Northampton Trail Hits Dead End, Cape Charles Dune Plan Sprouts Up

0
2022

By Stefanie Jackson –

Cape Charles won’t receive a grant from the Virginia Department of Transportation to help fund the lower Northampton County bike and hike trail’s safe crossing over Route 13, at least not this year.

Clara Vaughn, of the Accomack-Northampton Planning District Commission, informed the Cape Charles town council Jan. 17 that VDOT recommended postponing the grant application process due to the “uncertainty” of the timeline to install a traffic light at the intersection at the Cape Charles Food Lion’s south entrance, where the trail would cross the highway.

VDOT encouraged Cape Charles to re-apply for the grant in the fall and split the project into two phases. The application deadline is Nov. 1.

In other action, Ann Hayward Walker, chair of the Cape Charles Wetlands and Coastal Dune Board, presented its research and opinion on the development of a beach and dune management plan.

It doesn’t appear that Cape Charles residents who live near the boardwalk will regain an unblocked view of the beach and its sunsets in the near future, according to Walker’s report.

One of the most popular suggestions among public comments the board solicited in 2016 and 2018 was to reduce the height of the dunes to no more than three feet above the boardwalk.

But after consideration of other beach plans, guidelines, and scientific studies, the board concluded it is “unable to justify the lowering of existing dunes to a specific height,” according to its report.

The dune board acknowledged Cape Charles’ comprehensive plan, which states, “The views of the beach and harbor are so integrated into the physical aesthetics of the town that their presence identifies Cape Charles as a special place.”

But it also considered that the dunes help protect the nearby historic district and homes from storm damage, an opinion shared by Town Manager Larry DiRe in a 2018 staff report.

The board recommended extending the dunes seaward by planting beach grass to trap sand on the beach and prevent the dunes from growing any taller.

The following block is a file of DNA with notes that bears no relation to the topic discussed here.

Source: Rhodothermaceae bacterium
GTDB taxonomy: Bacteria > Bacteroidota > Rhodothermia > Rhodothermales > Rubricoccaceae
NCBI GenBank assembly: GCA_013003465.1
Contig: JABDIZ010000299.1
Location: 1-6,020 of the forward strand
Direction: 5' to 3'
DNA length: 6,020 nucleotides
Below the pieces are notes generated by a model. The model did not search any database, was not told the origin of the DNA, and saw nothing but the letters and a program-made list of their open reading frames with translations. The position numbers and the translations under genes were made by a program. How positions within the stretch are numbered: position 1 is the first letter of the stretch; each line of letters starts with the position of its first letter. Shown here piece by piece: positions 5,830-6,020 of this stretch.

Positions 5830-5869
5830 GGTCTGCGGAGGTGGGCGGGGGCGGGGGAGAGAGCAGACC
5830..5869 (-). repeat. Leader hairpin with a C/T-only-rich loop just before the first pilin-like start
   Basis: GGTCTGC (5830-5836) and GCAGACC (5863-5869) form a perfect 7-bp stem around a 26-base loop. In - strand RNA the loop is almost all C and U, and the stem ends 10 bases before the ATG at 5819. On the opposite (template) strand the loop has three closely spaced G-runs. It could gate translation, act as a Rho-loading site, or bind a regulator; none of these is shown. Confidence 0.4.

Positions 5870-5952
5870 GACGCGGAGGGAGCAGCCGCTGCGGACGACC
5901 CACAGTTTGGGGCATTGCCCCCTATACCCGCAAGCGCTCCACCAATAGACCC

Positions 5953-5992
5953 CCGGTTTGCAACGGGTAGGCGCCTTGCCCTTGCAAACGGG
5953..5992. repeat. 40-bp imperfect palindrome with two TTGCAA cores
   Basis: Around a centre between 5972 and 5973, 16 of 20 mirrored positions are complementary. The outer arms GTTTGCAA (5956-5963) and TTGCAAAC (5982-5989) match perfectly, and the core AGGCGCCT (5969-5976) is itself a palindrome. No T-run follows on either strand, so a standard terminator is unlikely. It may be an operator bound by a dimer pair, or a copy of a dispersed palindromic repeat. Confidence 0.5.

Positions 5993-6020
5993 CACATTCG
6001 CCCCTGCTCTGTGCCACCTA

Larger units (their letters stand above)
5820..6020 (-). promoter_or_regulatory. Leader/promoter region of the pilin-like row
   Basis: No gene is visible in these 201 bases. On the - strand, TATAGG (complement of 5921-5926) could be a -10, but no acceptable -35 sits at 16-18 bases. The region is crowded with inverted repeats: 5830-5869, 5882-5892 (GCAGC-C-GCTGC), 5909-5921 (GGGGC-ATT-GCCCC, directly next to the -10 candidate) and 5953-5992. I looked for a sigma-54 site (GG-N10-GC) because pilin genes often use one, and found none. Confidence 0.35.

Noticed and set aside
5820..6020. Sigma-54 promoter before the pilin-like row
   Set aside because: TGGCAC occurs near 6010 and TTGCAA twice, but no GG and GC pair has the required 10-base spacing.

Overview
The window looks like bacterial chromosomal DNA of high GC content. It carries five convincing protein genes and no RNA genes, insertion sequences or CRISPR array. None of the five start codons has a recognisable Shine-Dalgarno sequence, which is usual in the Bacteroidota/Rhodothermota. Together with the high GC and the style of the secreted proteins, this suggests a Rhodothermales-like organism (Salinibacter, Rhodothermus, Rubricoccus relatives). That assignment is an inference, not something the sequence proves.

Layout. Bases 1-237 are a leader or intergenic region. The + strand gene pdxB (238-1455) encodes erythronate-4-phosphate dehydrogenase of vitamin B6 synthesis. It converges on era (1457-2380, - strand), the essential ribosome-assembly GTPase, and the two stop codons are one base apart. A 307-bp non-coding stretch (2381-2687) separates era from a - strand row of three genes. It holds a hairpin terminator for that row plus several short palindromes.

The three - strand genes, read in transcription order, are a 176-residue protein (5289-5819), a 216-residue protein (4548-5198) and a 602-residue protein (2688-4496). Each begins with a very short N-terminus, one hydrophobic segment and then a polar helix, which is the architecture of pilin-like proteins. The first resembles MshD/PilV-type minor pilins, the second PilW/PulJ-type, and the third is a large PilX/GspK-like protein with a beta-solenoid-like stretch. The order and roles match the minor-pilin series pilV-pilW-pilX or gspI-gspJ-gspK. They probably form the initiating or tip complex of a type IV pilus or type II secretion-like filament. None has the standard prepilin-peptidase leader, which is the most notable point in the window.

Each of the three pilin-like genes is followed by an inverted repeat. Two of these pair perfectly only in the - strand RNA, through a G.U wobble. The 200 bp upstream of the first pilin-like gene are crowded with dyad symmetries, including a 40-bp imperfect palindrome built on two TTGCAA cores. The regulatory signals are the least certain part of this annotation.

An eventual goal is “to attain lower, wider dunes.”

Cape Charles’ beach and dune management plan was based closely on the one used in Norfolk, another locality with a beach on the Chesapeake Bay.

Norfolk’s beach and dune management strategies, including extending low dunes farther across its beach, were successful in retaining sand and preventing its migration – in other words, keeping sand on the beach and off the street.

Walker observed that the public uses Cape Charles beach near the water’s edge and the beach is wide enough to extend the dunes mid-way.

The board recommended planting American beach grass on the seaward side of the dunes  because of its tolerance to salty, windy conditions and Dewey Blue switchgrass on the landward side.

American beach grass costs about $70 per 1,000 plants. The best time to plant is January or February so the beach grass hits its peak growth by late June. It takes three to five years for American beach grass to reach maturity.

One plant that the dune board wants to see less on the beach is invasive Japanese sedge. Its roots secrete a toxin that kills American beach grass, and spikes can grow at the base of the plant, presenting a safety hazard.

The board recommends using poison to eliminate the Japanese sedge.

The dune board’s report noted that cleaning up sand from the boardwalk, sidewalk, or street is the responsibility of the town, not property owners, and sand cleared from these areas should be redeposited on the beach at its north end.

The beach should also be nourished with new sand every four to five years and after major storms, Walker said.

Councilman Andy Buchholz advocated for the plan’s implementation and recommended hiring additional staff rather than contracting the extra work.

Previous articleTarr to Seek Re-election To Accomack BOS
Next articleMr. Stewart Powell Womble